In contrast, the area farmed by tenants amounted to 18.7 % of the total UAA. Values significantly higher than this average were recorded in Zachodniopomorskie (34.8 %), Lubuskie (31.8 %), Opolskie (30.8 %) and Dolnoslaskie (28.5 %).
The share-farmed agricultural area – which is an agricultural area utilised in partnership by the landlord and the sharecropper under a written or oral share-farming contract, or an area utilised under other modes of tenure – accounted for 10.2 % in Poland, although higher values were recorded in Lódzkie (19.5 %) and Swietokrzyskie (18.3 %).
As in most of the northern Member States of the EU, irrigation is also of minor importance in Poland. Indeed, the irrigable area covered only 0.6 % of the Polish UAA (85 200 ha) and the irrigated area accounted for an even smaller percentage (0.3 %) of the total UAA in 2010.
Among the then 27 EU Member States, Poland had one of the highest numbers of holdings with cattle. According to the Agricultural census 2010, there were 514 120 such holdings raising 5.7 million head of cattle and providing a total of 7.1 million places. Thus, in Poland the number of places exceeded the number of head of cattle in 2010, which explains why the percentage is higher than 100.
The most common type of animal housing was that where animals are in a stanchion tied stable with solid dung and manure: 4.2 million places, corresponding to 73.2 % of the total head of cattle in Poland.
A large number of places (1.7 million) was recorded under the ‘other’ (non-specified) category. Accounting for 30 % of head of cattle, these places represented the second most important category, followed by loose housing with solid dung and liquid manure: 976 370 places allocated across 71 450 holdings, accounting for 17 % of head of cattle.
Other gainful activities
According to the data of the Agricultural census 2010, there were 49 680 holdings with other gainful activities in Poland. Although these farms represent only 3.3 % of the total number of holdings, this places Poland among the EU Member States with the highest population of farms with other gainful activities – activities other than farm work, directly related to the holding and having an economic impact on the holding.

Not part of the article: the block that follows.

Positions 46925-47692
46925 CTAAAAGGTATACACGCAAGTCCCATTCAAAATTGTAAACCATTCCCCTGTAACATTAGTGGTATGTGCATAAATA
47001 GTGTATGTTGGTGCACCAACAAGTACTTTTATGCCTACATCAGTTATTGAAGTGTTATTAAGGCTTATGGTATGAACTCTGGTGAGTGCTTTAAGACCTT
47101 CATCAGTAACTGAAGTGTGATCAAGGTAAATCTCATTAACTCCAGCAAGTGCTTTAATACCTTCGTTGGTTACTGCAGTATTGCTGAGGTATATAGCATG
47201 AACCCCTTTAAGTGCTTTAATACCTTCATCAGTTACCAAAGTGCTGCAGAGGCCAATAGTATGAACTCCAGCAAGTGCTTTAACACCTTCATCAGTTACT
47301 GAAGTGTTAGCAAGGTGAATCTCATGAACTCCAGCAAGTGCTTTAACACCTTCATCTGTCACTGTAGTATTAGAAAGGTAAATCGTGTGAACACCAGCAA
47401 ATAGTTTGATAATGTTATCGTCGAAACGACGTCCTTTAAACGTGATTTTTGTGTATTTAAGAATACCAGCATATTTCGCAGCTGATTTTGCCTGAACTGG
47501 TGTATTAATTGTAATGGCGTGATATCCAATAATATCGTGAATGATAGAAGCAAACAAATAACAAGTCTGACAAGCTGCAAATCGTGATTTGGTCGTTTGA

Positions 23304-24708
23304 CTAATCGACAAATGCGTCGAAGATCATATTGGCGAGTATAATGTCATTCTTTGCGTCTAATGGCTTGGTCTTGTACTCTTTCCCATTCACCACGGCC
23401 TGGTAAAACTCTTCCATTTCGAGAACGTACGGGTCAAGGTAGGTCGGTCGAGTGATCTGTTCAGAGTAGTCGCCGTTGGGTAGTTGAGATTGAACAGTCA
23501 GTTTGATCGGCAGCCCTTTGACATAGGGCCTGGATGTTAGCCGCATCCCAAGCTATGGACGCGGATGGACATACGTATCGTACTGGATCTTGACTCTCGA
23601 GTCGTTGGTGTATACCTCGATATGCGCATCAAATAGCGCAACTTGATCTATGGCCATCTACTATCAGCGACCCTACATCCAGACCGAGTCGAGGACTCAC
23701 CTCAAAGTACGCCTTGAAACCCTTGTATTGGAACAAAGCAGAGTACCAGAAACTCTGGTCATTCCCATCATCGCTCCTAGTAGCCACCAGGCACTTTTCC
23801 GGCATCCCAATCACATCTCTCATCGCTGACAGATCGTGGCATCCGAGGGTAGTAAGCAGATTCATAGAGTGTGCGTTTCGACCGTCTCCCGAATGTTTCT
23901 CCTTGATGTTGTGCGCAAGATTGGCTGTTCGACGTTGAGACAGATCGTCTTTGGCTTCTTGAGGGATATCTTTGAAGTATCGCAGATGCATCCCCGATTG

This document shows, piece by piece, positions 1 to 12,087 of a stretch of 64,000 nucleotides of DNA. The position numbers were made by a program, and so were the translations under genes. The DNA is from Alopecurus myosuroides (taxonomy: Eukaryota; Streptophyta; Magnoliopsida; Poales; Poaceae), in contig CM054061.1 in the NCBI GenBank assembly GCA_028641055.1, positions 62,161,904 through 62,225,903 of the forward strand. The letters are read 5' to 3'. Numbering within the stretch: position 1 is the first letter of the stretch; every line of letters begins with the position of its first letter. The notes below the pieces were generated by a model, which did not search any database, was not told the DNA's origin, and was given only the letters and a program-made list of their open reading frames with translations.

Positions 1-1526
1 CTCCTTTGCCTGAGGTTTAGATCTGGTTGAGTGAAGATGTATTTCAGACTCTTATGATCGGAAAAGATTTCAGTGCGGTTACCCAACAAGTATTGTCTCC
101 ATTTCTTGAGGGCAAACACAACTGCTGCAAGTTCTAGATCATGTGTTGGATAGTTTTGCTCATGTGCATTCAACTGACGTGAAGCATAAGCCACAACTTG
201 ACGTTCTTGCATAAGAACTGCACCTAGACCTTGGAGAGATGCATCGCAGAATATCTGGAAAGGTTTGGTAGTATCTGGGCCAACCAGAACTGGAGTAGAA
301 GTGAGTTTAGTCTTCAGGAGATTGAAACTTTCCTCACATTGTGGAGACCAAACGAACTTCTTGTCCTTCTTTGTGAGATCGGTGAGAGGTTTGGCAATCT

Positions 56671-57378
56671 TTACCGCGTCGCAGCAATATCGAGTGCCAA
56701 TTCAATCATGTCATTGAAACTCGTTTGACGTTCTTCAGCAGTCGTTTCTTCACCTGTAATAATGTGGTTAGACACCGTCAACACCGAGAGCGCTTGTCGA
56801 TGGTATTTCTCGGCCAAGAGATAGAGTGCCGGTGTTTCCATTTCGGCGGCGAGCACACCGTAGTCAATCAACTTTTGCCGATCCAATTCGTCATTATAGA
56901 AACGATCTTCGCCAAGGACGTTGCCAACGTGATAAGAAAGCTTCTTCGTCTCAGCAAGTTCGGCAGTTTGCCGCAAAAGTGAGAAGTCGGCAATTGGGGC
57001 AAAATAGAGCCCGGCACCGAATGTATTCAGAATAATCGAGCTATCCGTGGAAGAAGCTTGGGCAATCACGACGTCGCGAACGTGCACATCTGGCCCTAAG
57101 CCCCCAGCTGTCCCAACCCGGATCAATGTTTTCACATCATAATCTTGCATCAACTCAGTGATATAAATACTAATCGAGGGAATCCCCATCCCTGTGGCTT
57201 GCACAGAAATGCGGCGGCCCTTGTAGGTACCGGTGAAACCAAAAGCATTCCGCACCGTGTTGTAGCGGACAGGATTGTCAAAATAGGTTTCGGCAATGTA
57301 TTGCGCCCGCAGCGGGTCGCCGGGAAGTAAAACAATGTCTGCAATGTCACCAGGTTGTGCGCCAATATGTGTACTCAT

Information on other gainful activities was collected by eleven category types depending on their characteristics – one holding could register more than one activity.
In 2010, the Malopolskie and Mazowieckie regions recorded the highest number of holdings with other gainful activities: 6 560 and 5 980 holdings respectively. The most common activity other than agriculture was tourism (8 220 holdings).
Organic agriculture is an ecological production management system that promotes and enhances biodiversity, biological cycles, and soil biological activity. It is based on the minimal use of off-farm inputs and on management practices that restore, maintain or enhance ecological harmony.
Although the UAA under organic farming increased in Poland, it accounted for only 1.6 % of the whole UAA of the country in 2010. As shown in Table 10, it grew from 56 240 hectares in 2005 to 236 750 in 2010 – no data are available for 2003.
Data sources and availability
The Agricultural Census 2010 was the first Agricultural census fully harmonised with the European legislation to be carried out in Poland. Nonetheless, most of the characteristics surveyed in the previous Agricultural census (2003) were already in line with the EU requirements. Following its accession to the EU, Poland conducted Farm Structure Surveys in 2005 and 2007, in accordance with the EU calendar and requirements.
Survey on agricultural production methods (SAPM)
In 2010 a unique survey was carried out together with the Agricultural census: the Survey on agricultural productions methods (SAPM). This survey collected data at regional level needed to establish agri-environmental indicators as indicated in COM final 508/2006 and to evaluate the greening of the Common agricultural policy.
Data were collected according to specifications listed in Annex V of regulation regulation 1166/2008, namely data on tillage methods, soil conservation, landscape features, animal grazing, animal housing, manure application, manure storage and treatment facilities and irrigation.
In Poland, the SAPM was conducted as a sample survey using the same threshold applied for the Agricultural census. Accordingly, the smallest holdings, which all together contributed to less than 2 % of the total UAA and less than 2 % of the total number of livestock of the country, did not enter the target population.